Document Type


Date of Degree

Summer 2015

Degree Name

PhD (Doctor of Philosophy)

Degree In

Counseling, Rehabilitation and Student Development

First Advisor

Estrada-Hernández, Noel

First Committee Member

Wadsworth, John

Second Committee Member

Ehly, Michael

Third Committee Member

Tarvydas, Vilia

Fourth Committee Member

Ansley, Timothy


The literature on multiculturalism and career counseling (Harro, 2010) has extensively documented the role and influence of environments such as school in the perpetuation of behavioral attitudes like discrimination and racism. Indeed, researchers suggested that early racial discrimination experiences in school may lead African Americans to believe that their education will not benefit them because of the many perceived racial barriers associated with professional careers and employment success (O’Hara et. al., 2011).

Due to effects of such experiences, African American students are likely take the path of academic underachievement and low participation in higher education. It is, therefore, of great importance that rehabilitation, school, and college counselors understand the effects of racism on the lives of African Americans. More important, the effects of stress related to the potential experiences of racism on the attainment of a vocational or career goal should be understood. Hence, the purpose of this study was to explore whether there is a relationship between race- related stress and the occupational planning and confidence of African American college students in a predominantly White institution.

Results of the present study suggest that participants of the present study are on their way of demonstrating elements of self-efficacy (Lent, Brown, &Hackett, 2000), by the fact that the majority of them have already selected a major area of study. This may suggest that the process of career selection is well on its way from career selection to career confidence or implementation. It is noteworthy the number of majors selected and how many of them are in careers of high demand like engineering. Results from the present study also suggest that participants perceive race related stress variables in the domains of cultural and institutional racism, as having a moderate association with their career importance.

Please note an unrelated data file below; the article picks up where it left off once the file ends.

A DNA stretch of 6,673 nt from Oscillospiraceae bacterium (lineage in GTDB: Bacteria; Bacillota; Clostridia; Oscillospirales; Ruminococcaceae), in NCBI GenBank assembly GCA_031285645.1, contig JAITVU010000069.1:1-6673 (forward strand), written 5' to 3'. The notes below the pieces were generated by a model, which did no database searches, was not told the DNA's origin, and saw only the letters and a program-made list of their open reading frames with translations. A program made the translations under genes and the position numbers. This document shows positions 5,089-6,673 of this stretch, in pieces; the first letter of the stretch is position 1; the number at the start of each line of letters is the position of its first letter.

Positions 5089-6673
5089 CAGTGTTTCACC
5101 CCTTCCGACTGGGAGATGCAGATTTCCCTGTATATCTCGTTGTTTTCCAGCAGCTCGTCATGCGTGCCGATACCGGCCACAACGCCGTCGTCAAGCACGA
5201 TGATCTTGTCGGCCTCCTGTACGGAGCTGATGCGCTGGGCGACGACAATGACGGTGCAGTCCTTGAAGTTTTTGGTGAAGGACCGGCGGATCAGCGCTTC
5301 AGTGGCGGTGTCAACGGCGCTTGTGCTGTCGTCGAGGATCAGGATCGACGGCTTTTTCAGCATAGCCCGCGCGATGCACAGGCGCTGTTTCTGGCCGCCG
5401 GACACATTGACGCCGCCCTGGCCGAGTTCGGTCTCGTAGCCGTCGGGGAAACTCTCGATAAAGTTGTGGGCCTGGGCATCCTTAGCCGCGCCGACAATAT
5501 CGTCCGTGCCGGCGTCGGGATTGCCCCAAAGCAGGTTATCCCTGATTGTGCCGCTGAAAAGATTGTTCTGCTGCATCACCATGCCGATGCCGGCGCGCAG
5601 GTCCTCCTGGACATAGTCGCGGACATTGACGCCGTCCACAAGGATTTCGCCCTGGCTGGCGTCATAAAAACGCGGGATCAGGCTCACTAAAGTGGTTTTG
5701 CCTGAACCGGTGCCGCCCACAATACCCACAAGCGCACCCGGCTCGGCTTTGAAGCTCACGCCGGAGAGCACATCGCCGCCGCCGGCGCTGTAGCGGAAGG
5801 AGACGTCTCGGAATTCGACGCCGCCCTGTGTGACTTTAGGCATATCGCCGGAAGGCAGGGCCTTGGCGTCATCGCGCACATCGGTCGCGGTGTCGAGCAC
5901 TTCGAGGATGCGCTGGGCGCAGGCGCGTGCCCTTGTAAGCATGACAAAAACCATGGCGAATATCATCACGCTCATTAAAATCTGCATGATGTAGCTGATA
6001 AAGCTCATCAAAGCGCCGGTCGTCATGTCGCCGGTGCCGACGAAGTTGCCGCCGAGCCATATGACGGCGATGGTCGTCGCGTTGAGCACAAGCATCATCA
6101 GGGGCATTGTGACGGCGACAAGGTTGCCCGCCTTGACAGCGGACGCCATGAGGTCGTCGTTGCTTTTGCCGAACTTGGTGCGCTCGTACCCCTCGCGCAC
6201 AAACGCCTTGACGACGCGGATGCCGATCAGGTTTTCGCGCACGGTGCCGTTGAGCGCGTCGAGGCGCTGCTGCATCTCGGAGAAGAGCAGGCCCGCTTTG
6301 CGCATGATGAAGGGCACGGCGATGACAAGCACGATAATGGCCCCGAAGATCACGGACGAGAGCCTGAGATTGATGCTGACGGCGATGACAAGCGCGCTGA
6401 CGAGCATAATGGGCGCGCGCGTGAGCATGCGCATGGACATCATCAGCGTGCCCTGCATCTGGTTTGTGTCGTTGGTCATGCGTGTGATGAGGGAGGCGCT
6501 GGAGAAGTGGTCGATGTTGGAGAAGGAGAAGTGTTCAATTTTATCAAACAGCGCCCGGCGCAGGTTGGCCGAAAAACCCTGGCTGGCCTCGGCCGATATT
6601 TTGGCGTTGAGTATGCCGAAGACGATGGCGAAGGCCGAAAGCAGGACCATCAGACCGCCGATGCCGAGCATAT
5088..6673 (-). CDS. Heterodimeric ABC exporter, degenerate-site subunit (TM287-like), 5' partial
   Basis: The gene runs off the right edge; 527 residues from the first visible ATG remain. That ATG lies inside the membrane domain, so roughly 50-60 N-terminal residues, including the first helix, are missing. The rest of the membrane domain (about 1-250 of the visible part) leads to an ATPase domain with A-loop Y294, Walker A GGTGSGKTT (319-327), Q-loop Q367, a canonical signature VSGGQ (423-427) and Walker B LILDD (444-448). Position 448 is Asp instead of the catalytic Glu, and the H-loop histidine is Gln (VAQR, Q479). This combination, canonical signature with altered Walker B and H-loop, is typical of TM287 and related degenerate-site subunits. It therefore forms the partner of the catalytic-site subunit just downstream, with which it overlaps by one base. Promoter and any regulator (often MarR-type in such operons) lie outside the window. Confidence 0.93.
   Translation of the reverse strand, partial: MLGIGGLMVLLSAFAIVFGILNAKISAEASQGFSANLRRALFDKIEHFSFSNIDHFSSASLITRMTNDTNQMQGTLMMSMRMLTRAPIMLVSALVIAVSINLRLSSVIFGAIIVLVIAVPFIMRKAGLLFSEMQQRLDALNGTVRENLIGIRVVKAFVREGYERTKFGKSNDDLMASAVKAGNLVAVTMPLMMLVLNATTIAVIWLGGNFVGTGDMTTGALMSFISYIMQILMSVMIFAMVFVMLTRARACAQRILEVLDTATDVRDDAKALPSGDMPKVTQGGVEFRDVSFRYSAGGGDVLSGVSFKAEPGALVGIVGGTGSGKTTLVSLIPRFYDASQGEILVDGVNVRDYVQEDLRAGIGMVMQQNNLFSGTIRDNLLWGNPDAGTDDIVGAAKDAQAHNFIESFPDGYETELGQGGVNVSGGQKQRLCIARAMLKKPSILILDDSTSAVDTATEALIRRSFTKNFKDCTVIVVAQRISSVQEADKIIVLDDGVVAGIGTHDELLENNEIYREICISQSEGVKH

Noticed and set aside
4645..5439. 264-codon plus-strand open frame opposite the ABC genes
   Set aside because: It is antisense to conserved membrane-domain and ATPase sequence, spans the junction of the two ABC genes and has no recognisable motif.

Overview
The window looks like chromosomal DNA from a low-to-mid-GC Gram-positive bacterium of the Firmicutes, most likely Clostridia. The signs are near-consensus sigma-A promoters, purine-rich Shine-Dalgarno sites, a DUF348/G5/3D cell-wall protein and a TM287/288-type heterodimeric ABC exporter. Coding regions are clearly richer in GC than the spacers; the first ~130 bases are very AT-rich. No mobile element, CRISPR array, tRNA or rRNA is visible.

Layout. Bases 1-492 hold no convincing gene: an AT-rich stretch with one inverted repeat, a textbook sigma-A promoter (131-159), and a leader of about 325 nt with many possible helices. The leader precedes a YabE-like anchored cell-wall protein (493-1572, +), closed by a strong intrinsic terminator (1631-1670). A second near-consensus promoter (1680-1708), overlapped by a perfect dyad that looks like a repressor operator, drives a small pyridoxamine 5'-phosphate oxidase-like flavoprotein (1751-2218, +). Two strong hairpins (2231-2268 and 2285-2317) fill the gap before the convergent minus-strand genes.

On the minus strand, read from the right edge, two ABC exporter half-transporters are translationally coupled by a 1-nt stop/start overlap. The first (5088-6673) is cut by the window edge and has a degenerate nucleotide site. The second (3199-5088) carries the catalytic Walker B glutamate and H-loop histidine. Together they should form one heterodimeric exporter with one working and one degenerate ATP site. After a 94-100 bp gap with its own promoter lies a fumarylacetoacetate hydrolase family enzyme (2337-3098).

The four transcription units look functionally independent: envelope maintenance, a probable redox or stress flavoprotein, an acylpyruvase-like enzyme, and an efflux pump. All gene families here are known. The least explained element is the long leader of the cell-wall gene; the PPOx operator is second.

This may be interpreted as African American students who participated on this study perceive that stress experienced due to issues related to cultural and organizational racism are an important factor that should be considered when choosing a career. Data also suggests that race-related stress does not affect the career confidence of African American students who participated on this study. As a group, participants of this study do not seem prepared to or have made a plan for achieving a career path as indicated by the lower scores and negative correlations in the Career Planning area.

This is an important finding and although out of the scope of this study, lack of access to resources like career counseling or guidance may be an indicator or potential explanation for this finding. Although sample size was one of the limitations of this study, future research should try to replicate this study and further explore the potential relationship between experiencing race-related stress and the selection and implementation of a career plan.

Public Abstract

This research study addresses three types of race-related stress its participants may face during the career development process: individual, cultural, and institutional. All three reflect a traditional expectation that African-Americans will select career paths that require manual labor and other skills, but not a higher education degree. The study addresses the impact of all three types of racism in the three areas of developing a career planning, believing in its importance and confidence.

Existing research suggests that, as with all demographics in college, some African-Americans seek the services of a career counselor as a crucial part of career planning. However, traditional counseling tenets based on procedures implemented originally to serve Caucasian males may not address others’ needs; in the case of African-American students, this may reflect deficiencies in understanding of the nature of racism. Findings from this study have the possibility of providing counselors the tools they need to remedy this deficiency by identifying the values and beliefs African-American young adults hold dear to ensure they will be empowered to overcome barriers that might impede their progression to enroll and complete college and ultimately in the world of work.


publicabstract, African-American students, career counseling, career development, race-related stress


x, 74 pages


Includes bibliographical references (pages 64-66).


Copyright 2015 Dwaine Tito Turner